Northwest Fisheries Science Center

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Document Type: Journal Article
Center: NWFSC
Document ID: 7510
Title: Use of mixing models for Humboldt squid diet analysis: reply to Field et al. (2014)
Author: Todd W. Miller, K. L. Bosley, Junya Shibata, Richard D. Brodeur, Koji Omori, Robert L. Emmett
Publication Year: 2014
Journal: Marine Ecology Progress Series
Volume: 500
Pages: 287-290
Keywords: Dosidicus gigas,stable isotopes,Trophic level,Source production,

Field et al. (2014; Mar Ecol Prog Ser 500:281-285) comment on our application of a Bayesian isotope-mixing model (SIAR) to examine the relative contribution of prey from different regions to Dosidicus gigas diet, and point out that our model violated assumptions of D. gigas feeding. We agree in part with their position that the use of SIAR for assessing contributions of sources from different regions for an omnivorous species may be unreliable. However, the results from our study and from the prevailing literature and data indicate that the D. gigas we collected in the Northern California Current (NCC) isotopically matched the NCC baseline and were isotopically distinct from prey resources in the Southern California Current. Field et al.’s (2014) comments on the distribution and abundance of D. gigas in the NCC missed results from the primary literature which show that D. gigas and their purported prey are predominantly distributed along the shelf-slope waters of the NCC, well within the offshore extent of our study. The discrepancy of not finding myctophids as significant sources to D. gigas diet in our study may lie in the fact that our isotope values of myctophids came from adults only, and that smaller conspecifics with lower relative δ15N values would have shown a greater contribution from this trophic group. The conclusion we reached of lower trophic level feeding by D. gigas in our study relative to previous diet studies remains valid.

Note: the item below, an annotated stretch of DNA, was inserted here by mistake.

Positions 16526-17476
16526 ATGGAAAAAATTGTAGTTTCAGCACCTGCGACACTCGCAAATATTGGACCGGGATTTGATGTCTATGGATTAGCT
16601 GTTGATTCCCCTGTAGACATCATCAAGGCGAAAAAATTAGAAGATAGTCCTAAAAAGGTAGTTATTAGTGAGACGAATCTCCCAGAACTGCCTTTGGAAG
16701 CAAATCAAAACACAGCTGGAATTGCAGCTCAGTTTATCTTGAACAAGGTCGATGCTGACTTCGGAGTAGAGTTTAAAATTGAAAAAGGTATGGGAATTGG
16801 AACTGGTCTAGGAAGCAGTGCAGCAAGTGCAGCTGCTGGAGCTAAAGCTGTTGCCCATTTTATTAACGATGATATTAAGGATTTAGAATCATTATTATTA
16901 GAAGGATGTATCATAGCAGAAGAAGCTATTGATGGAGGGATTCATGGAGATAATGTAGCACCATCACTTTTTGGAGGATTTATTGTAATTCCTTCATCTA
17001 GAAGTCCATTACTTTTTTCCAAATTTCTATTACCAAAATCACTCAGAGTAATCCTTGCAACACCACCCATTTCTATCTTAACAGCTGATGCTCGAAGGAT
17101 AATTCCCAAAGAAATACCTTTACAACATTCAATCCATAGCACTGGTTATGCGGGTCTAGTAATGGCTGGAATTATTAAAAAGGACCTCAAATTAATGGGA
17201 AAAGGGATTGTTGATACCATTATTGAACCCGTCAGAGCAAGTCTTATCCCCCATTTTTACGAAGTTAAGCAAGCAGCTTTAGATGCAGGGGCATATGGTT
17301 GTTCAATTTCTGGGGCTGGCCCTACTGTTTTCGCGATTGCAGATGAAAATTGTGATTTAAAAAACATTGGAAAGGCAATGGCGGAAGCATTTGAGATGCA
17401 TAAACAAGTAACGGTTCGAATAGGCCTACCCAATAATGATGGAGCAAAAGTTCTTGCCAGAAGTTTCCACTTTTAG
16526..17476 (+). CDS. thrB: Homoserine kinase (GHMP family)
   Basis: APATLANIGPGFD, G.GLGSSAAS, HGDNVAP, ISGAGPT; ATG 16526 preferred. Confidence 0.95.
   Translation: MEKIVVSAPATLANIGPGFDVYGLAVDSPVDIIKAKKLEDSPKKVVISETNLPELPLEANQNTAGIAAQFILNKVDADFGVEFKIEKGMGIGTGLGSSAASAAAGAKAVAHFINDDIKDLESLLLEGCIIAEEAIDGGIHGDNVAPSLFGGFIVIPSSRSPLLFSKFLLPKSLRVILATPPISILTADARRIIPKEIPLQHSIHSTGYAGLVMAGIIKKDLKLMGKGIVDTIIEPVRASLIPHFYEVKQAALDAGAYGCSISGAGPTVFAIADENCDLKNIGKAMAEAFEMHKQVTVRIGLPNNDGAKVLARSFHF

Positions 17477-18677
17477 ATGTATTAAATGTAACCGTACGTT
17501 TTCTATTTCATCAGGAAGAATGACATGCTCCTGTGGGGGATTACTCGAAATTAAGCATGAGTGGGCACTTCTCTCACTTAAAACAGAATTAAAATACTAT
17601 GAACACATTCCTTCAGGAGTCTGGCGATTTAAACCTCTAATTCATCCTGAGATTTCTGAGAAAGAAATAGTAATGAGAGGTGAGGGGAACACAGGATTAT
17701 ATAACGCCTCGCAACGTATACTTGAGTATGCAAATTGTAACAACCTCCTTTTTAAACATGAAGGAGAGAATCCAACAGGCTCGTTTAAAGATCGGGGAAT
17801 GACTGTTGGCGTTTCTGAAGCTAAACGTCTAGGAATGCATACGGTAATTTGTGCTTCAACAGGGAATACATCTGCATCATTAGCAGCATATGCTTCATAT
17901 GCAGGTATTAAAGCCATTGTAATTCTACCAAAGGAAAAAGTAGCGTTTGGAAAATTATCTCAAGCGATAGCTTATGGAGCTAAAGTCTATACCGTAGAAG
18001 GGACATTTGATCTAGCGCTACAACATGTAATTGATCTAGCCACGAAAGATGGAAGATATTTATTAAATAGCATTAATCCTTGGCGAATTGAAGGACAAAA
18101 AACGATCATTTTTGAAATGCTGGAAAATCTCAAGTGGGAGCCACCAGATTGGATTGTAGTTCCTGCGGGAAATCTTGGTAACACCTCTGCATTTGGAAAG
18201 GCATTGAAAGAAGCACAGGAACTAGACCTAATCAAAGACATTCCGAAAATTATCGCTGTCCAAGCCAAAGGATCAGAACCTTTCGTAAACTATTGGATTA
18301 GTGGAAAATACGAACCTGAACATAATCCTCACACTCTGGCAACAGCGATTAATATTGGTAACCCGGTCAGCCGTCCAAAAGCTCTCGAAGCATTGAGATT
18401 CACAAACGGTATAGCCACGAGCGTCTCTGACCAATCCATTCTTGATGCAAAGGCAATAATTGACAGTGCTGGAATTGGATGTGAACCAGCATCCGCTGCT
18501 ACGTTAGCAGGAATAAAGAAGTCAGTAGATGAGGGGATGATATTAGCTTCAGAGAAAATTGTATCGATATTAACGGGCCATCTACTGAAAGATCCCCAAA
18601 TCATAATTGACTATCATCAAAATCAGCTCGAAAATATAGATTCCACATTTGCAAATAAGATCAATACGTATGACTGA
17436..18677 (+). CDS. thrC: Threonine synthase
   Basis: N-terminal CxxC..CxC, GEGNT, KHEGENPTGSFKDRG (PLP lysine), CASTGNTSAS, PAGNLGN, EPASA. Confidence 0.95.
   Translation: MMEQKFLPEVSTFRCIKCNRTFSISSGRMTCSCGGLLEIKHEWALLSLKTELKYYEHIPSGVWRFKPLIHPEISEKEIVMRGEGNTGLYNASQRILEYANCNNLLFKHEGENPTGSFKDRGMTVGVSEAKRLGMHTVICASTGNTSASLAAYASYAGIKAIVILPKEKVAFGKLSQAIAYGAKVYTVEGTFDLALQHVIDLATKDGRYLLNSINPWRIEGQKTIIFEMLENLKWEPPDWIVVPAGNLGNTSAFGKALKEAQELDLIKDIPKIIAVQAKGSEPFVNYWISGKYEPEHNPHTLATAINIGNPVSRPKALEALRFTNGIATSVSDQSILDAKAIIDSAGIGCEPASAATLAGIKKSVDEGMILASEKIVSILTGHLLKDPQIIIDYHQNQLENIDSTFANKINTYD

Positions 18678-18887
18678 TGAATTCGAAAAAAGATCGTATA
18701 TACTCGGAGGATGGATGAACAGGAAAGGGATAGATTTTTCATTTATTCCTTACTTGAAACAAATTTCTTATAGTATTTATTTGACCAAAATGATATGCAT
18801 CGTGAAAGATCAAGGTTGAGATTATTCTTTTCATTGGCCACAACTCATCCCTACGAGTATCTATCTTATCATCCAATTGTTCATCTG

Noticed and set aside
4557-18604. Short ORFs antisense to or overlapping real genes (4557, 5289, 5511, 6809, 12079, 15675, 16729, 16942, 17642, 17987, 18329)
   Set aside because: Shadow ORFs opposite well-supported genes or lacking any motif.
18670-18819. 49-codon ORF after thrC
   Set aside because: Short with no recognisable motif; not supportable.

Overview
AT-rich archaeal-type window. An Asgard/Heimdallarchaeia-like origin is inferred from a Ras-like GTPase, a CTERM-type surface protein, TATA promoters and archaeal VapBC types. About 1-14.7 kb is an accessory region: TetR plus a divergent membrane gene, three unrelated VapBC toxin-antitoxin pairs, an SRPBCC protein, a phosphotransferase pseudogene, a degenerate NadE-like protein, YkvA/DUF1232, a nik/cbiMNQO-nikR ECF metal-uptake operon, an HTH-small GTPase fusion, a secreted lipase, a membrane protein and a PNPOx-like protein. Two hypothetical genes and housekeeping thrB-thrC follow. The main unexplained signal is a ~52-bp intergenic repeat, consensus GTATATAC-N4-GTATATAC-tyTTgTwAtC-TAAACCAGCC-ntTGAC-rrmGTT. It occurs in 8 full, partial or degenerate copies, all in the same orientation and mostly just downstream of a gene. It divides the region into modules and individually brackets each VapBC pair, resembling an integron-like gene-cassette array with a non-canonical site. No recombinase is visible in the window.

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Theme: Recovery and rebuilding of marine and coastal species
Foci: Develop methods to use physiological, biological and behavioral information to predict population-level processes.